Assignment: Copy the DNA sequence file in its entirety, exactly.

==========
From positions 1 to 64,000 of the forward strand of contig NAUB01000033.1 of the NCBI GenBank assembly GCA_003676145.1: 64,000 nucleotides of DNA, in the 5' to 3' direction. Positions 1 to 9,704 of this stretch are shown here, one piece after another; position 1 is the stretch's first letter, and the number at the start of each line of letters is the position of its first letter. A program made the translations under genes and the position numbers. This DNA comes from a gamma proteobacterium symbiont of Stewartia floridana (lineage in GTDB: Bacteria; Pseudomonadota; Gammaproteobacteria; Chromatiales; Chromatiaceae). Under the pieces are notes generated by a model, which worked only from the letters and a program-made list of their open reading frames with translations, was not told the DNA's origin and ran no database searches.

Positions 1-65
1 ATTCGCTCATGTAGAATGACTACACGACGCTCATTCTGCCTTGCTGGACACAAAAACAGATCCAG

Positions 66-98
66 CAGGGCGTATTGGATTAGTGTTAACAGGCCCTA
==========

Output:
From positions 1 to 64,000 of the forward strand of contig NAUB01000033.1 of the NCBI GenBank assembly GCA_003676145.1: 64,000 nucleotides of DNA, in the 5' to 3' direction. Positions 1 to 9,704 of this stretch are shown here, one piece after another; position 1 is the stretch's first letter, and the number at the start of each line of letters is the position of its first letter. A program made the translations under genes and the position numbers. This DNA comes from a gamma proteobacterium symbiont of Stewartia floridana (lineage in GTDB: Bacteria; Pseudomonadota; Gammaproteobacteria; Chromatiales; Chromatiaceae). Under the pieces are notes generated by a model, which worked only from the letters and a program-made list of their open reading frames with translations, was not told the DNA's origin and ran no database searches.

Positions 1-65
1 ATTCGCTCATGTAGAATGACTACACGACGCTCATTCTGCCTTGCTGGACACAAAAACAGATCCAG

Positions 66-98
66 CAGGGCGTATTGGATTAGTGTTAACAGGCCCTA